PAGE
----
“If they want to offer an incentive for officers to live south of Shaw, that’s fine. We have plenty of officers who live south of Shaw within the city of Fresno. But I don’t think that moves the bar,” Latham said.
“We want to pay people what they’re worth in order to attract the best and the brightest,” Balderrama said.
Council: Money Discussed at Negotiating Table
Mayor Jerry Dyer, at a news conference, defended the council for opting not to increase salaries or approve certain hiring incentives during the budget process.
“We are in contract negotiations right now with a number of our labor organizations. That is the appropriate venue for those discussions to occur, whether that is a lateral hiring incentives, retention plans and bonuses, salary increases. And so the last place that should be done, quite frankly, is here on the dais,” Dyer said.
Arias said it was “irresponsible” to negotiate through sound bites.
“I have full confidence that the police chief and the mayor know what they’re doing when it comes to recruitment of police officers. And if and when they make a request for adjustments to achieve their goal of 150 officers, the council will consider it,” Arias said.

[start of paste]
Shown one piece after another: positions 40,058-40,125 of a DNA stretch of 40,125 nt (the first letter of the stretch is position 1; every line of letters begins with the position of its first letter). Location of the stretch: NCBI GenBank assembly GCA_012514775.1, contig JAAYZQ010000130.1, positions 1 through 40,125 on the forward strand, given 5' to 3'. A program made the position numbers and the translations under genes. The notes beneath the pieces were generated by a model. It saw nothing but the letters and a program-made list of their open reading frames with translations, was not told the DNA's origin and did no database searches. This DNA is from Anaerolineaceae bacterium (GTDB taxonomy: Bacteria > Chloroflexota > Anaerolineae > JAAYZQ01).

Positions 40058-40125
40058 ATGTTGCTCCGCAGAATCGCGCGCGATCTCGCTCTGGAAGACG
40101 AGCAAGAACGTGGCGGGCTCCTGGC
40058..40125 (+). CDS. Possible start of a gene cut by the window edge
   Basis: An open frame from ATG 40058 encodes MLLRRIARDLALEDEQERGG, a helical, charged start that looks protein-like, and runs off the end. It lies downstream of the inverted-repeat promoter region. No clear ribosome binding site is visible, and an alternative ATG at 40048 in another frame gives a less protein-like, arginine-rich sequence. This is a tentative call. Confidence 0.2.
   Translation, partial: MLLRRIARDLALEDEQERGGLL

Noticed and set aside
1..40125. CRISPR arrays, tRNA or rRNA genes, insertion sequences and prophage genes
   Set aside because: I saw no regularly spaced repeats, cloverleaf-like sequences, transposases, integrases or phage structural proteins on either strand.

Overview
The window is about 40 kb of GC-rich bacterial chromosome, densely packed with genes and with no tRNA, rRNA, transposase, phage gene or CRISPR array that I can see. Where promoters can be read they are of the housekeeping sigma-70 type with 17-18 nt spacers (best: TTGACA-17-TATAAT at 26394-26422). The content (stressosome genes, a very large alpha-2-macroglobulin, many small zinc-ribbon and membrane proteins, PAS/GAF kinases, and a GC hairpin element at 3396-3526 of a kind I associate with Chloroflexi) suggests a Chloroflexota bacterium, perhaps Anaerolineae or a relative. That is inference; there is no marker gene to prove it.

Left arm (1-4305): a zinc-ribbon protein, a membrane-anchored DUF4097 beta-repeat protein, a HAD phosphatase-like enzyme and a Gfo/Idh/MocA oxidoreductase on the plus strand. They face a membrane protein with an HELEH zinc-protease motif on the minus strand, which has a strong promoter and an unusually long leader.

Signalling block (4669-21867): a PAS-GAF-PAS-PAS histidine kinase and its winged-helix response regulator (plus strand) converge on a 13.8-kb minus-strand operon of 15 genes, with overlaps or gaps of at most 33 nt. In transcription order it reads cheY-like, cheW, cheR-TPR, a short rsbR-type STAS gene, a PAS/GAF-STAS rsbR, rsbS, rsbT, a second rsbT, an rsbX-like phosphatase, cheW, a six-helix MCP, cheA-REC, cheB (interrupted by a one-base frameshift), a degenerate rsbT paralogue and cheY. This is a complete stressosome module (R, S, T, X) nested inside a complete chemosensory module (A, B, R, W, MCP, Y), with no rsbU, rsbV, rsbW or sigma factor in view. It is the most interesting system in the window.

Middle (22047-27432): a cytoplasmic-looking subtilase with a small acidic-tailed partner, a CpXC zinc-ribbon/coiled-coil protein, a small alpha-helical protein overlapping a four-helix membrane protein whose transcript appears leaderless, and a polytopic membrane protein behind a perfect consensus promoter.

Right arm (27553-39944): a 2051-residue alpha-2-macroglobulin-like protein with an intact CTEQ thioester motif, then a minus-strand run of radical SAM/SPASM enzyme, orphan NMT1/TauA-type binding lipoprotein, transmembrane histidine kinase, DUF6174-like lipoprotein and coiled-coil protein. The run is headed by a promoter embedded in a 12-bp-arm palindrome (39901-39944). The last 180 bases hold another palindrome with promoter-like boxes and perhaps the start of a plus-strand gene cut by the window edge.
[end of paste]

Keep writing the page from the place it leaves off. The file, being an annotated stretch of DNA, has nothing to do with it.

Council President Luis Chavez said the city council always supported police.
“Public safety was a big priority for this council, and we just want to make sure that that is understood by the community,” Chavez said.
Legal Defense Funds Supported
The budget also includes $200,000 for a legal defense fund for immigrants facing deportation. Priority would be given to domestic violence victims, women, children and families at risk of being separated.
Bredefeld voiced his opposition.
“Your tax dollars are now being used to defend people here illegally,” Bredefeld said.
Also, the city council shifted $750,000 from the Emergency Rental Assistance Program to an eviction protection program. The city council previously passed a framework for providing a legal defense for those facing eviction and now have funding. Details of how the program will work and who will be eligible still need to be decided.